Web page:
Word of the Day: DOITRIFIED

blend of doited (having the faculties impaired by age) and petrified

“…“What passed, say ye? O, there wasna muckle: I was in a great passion, but she was dung doitrified a wee. When she gaed to put the key i’ the door, up it flew to the fer wa’. ‘Bless ye, jaud, what’s the meaning o’ this?’ quo she. ‘Ye hae left the door open, ye tawpie!’ quo she.…”

From: The Private Memoirs and Confessions of a Justified Sinner
By James Hogg, 1824

Word of the Day: TRIPUDIANT

from Latin tripudiāntem, pres. pple. of tripudiare from tripudium (a beating the ground with the feet, a leaping or dancing, a religious dance)

“…All which I mention with a kinde of tripudiant joy, and exultation of spirit, belonging so skilfull a Pilot…”

From: An Exposition vvith Notes, On The whole Fourth Chapter To The Romanes
By W. Sclater, 1650

Word of the Day: BELLIBONE

possibly a corruption of French belle bonne or belle et bonne (fair and good);
if not a humorous perversion of bonnibel (fair maid, bonny lass)

“…PERIGOT. The while my Flock did feed thereby,
WILLY. The while the Shepherd self did spill:
PERIGOT. I saw the bouncing Bellibone;
WILLY. Hey ho Bonnibel!
PERIGOT. Tripping over the Dale alone,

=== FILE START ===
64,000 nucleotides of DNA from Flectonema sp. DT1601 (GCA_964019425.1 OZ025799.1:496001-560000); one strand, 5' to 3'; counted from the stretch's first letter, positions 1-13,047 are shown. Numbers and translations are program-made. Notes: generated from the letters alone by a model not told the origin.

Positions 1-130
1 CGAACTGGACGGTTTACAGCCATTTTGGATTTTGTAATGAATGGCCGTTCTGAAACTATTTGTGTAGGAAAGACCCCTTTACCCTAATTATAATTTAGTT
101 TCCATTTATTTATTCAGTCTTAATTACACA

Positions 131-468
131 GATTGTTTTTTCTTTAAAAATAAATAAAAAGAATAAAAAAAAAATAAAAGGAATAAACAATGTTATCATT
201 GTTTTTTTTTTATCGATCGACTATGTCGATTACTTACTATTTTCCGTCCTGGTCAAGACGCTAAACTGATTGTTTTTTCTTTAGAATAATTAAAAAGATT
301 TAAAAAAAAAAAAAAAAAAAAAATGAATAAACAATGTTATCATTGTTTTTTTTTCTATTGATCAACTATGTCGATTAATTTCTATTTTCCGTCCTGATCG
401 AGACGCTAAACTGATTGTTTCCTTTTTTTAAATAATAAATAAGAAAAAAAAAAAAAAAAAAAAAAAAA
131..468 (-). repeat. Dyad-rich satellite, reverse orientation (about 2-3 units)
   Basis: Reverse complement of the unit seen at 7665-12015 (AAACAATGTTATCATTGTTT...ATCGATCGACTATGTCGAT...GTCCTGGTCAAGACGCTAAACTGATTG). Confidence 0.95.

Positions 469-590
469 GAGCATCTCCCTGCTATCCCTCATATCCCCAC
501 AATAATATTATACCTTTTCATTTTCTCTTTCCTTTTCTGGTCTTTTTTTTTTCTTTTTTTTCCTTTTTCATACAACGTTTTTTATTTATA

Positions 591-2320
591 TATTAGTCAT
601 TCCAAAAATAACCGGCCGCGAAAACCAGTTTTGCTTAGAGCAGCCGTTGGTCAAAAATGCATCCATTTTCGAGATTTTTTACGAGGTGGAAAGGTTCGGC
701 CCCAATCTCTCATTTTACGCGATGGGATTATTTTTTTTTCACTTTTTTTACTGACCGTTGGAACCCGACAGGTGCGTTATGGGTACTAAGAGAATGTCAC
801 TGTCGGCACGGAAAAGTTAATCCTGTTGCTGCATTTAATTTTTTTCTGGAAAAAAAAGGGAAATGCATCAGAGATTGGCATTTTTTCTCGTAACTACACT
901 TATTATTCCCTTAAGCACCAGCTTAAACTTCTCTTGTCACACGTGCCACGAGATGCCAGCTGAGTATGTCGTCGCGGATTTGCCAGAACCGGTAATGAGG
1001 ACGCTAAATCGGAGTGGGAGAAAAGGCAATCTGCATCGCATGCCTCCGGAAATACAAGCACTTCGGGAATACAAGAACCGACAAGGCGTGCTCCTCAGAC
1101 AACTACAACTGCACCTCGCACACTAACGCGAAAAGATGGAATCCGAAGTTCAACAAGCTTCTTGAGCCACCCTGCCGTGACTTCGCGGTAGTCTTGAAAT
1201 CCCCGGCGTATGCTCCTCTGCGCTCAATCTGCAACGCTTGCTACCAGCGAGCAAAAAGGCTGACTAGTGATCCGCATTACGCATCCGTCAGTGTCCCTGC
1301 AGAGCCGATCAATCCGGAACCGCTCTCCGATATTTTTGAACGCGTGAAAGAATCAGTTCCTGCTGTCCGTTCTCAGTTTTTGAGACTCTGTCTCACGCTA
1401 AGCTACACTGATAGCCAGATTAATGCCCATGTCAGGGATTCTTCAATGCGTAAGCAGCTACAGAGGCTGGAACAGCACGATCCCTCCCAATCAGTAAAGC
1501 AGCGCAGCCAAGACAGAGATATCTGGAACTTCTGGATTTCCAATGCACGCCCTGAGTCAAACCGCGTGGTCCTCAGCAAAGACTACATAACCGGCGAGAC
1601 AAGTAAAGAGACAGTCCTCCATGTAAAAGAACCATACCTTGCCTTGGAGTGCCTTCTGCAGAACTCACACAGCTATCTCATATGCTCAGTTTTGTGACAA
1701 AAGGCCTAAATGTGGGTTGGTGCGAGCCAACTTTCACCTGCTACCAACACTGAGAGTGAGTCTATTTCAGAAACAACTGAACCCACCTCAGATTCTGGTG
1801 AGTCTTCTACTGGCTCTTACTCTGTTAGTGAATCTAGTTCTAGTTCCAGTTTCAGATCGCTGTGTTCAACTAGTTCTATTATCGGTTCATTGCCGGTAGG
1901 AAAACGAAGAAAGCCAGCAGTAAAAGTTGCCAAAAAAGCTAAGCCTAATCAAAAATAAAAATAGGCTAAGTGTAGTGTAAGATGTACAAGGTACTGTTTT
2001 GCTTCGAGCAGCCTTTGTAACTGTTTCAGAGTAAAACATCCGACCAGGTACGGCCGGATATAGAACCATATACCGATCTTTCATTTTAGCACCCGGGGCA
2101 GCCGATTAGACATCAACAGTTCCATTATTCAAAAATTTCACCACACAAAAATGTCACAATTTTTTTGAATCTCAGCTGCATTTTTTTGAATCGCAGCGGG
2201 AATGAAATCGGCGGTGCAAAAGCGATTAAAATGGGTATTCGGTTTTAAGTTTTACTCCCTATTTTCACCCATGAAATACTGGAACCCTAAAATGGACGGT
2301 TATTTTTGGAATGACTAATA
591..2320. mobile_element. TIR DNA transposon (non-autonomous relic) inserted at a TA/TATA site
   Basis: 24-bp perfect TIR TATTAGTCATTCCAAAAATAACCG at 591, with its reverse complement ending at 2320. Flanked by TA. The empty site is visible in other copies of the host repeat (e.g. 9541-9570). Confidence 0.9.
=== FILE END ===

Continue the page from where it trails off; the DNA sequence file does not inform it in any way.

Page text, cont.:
WILLY. She can trip it very well

From: The Shepheardes Calender
VIII: August
By Edmund Spenser, 1579

Word of the Day: PHILOXENY

from Latin philoxenia (love of strangers; eagerness to show hospitality);
or: from Greek ϕιλοξενίζειν from ϕιλόξενος (philoksenos) (loving hospitality or strangers), from ϕιλο- (philo-) + ξένος (xenos) (stranger) + -ia (-y)

“…for by this philoxeny, the virtue inclining and disposing the mind to the entertainment of strangers, is in the first place intended…”

From: An Exposition of the Epistle to the Hebrews
By John Owen, 1814

Word of the Day: STIVER-CRAMPED

– a stiver was a small coin (originally silver) of the Low Countries:
applied to the nickel piece of 5 cents of the Netherlands

“…as, according to a very nice calculation, that cutaneous reservoir, vulgarly called the breeches-pocket, and notorious for its unaffected sympathy with the animal spirits, will be stiver-cramped: I shall then indulge them with a touch of the sublime!…”

From: The Life and Extraordinary Adventures of James Molesworth Hobart
By N. Dralloc, 1794

Word of the Day: CALAMISTRATE

from Latin calamistratus (crisped, curled with the curling iron), 
from calamistrum (curling iron)

“…Which belike makes our Venetian Ladies at this day, to counterfeit yellow haire so much, great women to Calamistrate and curle it up, vibrantes ad gratiam crines, & quot orbibus in captivitatem flexos, to adorne their heads with spangles, pearles, and made flowres, and all Courtiers to affect a pleasing grace in this kinde…”

From: The Anatomy of Melancholy
By Robert Burton, 1628

Word of the Day: FLAMFEW

corruption of French fanfelue, from medieval Latin famfalūca (bubble, lie),
apparently from Greek πομϕόλυξ (bubble)

“…In brest of the Godesse Gorgon was cocketed hardlye,
With nodil vnioyncted, by death, light vital amoouing.
Voyd ye fro theese flamfews, quoa the God, set a part the begun wurck

From: Thee First Foure Bookes of Virgil his Aeneis
Translated intoo English heroical verse by Richard Stanyhurst, 1582